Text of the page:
Did I mention that I prepare my posts well in advance? Here’s proof!
I know I’m a (lot) late for St. Patrick’s Day, but perhaps you will bookmark it for next year or any time. The Friday before St. Patrick’s Day I saw a lovely post for Beef and Guinness Pie at my friend Karen’s Back Road Journal and even though I can’t tell you how tempting it was, I had to resist making it as we’d already had beef a few times that week and I usually like to keep it to once per week, maximum three times per month. So when she suggested we pop over to Colin Bofin’s blog, an actual Irish dude in Ireland, I was all over it! Colin prepares a Guinness Stew that has the most irresistible dumplings and I’m certain that his home has incredible aromas when he prepares this dish. Still having had too much beef that week, I started to wonder through Conor’s blog and I came across a lovely Irish Seafood Chowder and Scones. I couldn’t help but think that I had found my St. Patrick’s Day recipe. Thanks Conor, I’ll be stopping by your blog for inspiration again.
Colin made his own prawn stock from scratch (actually, they look more like our langoustines) but I remembered I had a bag of lobster carcass in my freezer and I knew I had the ingredients for my stock. At the time, we were still off eating fresh salmon because I wasn’t sure what the influenza implications were, so I used a tin of salmon instead. I also omitted the potato and cut down the carrot just because I’m still trying to reduce my carbs. The broth is a luxurious, creamy, velvety broth with much resemblance to the Provençal Fish Soup I made in October 2011; I cannot resist adding tomatoes and saffron to fish soup, it’s such a compelling flavour combination for my taste.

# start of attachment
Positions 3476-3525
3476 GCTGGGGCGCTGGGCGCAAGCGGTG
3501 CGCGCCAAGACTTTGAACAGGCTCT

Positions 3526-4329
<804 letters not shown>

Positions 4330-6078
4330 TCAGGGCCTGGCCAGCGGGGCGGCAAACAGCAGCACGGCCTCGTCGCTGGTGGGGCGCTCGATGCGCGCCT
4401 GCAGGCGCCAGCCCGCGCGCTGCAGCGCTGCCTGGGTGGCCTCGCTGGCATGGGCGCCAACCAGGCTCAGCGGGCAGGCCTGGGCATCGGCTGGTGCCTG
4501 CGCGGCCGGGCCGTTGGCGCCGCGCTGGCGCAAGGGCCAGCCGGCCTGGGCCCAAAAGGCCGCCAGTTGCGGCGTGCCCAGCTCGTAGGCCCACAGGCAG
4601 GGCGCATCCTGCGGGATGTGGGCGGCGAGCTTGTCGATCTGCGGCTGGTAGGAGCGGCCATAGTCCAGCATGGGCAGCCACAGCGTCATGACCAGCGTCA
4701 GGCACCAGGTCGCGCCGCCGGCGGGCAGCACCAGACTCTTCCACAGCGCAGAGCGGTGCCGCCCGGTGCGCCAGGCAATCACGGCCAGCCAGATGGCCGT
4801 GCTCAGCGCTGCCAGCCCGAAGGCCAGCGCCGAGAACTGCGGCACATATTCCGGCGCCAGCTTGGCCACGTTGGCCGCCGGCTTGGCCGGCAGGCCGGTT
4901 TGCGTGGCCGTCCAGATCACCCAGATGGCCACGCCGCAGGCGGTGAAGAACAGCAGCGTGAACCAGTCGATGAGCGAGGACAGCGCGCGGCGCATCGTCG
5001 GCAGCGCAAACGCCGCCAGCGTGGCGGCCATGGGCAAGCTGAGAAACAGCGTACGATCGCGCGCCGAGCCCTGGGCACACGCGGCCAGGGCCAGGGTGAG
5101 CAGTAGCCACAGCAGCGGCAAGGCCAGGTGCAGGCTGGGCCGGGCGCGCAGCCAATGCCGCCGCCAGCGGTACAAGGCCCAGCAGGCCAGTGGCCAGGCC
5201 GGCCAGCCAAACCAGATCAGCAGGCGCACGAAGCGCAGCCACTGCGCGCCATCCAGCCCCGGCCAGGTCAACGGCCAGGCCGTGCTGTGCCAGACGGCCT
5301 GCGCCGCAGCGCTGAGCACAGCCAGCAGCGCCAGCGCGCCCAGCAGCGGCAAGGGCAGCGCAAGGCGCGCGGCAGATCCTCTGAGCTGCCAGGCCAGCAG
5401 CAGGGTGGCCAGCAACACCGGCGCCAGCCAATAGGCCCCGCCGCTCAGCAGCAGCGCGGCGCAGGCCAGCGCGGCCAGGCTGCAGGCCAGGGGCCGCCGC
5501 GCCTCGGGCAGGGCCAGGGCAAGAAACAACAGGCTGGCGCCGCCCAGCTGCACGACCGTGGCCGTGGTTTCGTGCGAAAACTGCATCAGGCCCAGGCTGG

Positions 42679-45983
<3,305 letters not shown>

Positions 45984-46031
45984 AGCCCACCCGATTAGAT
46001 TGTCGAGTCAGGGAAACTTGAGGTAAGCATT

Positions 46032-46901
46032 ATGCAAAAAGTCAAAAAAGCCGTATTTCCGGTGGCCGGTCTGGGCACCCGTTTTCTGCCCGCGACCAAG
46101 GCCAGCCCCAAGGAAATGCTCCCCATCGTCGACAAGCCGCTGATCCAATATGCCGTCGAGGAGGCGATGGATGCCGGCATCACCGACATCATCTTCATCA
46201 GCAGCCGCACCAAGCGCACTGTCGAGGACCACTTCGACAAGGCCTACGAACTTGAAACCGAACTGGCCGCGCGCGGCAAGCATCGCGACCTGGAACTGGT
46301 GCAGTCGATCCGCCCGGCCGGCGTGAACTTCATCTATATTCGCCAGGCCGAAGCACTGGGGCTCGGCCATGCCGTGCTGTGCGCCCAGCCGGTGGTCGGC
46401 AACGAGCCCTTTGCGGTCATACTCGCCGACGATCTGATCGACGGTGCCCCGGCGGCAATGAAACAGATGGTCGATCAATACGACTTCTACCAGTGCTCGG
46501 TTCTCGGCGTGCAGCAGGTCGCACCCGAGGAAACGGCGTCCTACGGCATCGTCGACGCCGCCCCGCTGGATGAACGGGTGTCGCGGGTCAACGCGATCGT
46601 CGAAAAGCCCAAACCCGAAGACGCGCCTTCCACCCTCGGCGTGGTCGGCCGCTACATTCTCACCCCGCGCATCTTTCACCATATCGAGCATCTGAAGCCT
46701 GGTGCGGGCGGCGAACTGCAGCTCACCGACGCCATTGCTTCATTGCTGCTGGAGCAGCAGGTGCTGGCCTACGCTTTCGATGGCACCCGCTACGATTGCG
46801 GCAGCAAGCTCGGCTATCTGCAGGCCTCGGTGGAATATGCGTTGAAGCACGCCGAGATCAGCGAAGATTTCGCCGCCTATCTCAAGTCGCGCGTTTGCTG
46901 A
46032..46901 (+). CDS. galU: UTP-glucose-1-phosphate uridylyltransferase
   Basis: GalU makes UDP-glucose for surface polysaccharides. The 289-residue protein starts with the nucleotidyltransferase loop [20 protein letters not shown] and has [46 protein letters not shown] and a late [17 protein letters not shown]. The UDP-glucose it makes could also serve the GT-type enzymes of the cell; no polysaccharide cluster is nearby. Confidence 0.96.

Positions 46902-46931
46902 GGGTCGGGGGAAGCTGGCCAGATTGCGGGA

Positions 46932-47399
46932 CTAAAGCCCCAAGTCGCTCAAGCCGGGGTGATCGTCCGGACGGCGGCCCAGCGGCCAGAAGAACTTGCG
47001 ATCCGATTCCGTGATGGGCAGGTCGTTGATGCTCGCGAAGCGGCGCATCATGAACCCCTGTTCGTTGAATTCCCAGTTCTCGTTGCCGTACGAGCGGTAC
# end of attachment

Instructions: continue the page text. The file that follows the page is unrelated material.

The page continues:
“Irish” Fish Chowder
Makes ~1.5 litres of stock
- ~542 g lobster carcass (or you can use the actual beast with the meat). Use only larger bits of shell (the smaller one’s may jam up your blender) or wrap the entire carcass in cheese cloth to contain
- 260 g celeriac, chopped finely
- 250 g onion, chopped finely
- 160 g carrot, grated
- 2 bay leaves
- 4 cloves of garlic, smashed
- 1 tomato
- 200 g skinless, boneless canned salmon (or use fresh)
- 1/2 cup white wine
- 1 tsp saffron
- 2 L water
- sea salt to taste
- 1-2 tbsp canola oil
- 50 g per serving mixed seafood, such as shrimp, calamari, crab, whitefish, mussels and such
- Soak the saffron in 1/2 cup of white wine. Set aside.
- Heat the canola oil in a large stock pot. Sauté the onions, garlic, carrot and celery root. Turn the heat down.
- Add the lobster carcass, bay leaves, salmon and saffron wine and stir well.
- Drain the oil or water off the salmon and add it to the pot.
- Cover with 2 L of fresh cold water and turn the heat up.
- Gently simmer for about 1 hour or until vegetables are soft and the broth is fragrant with the ingredients.
- Strain the liquid into a large bowl with high sides.
- Remove all the bits of shell from the strained vegetables. Return the vegetables to the broth and blend until smooth and creamy with a good heavy duty immersion blender. Strain through a fine sieve, reserving the pulp. Add cup of the strained soup to the pulp and blend again with the immersion blender, you will be surprised how much more of this pulp can be blended down fine enough to be pushed through the sieve. Press through the fine sieve again into the reserved strained soup. Return this liquid to the soup pot and begin to boil it down to reduce to about 1.5 L. What you want to end up with is a thick, flavourful chowder.
- When you have the consistency you want, add the mixed seafood (about 50 g per person) and cook through. Ladle the hot chowder into lovely rimmed bowls and pile 50 g of mixed seafood into the centre of each bowl, serve with warm oat scones and butter (pop over to Colin’s blog for the scone recipe).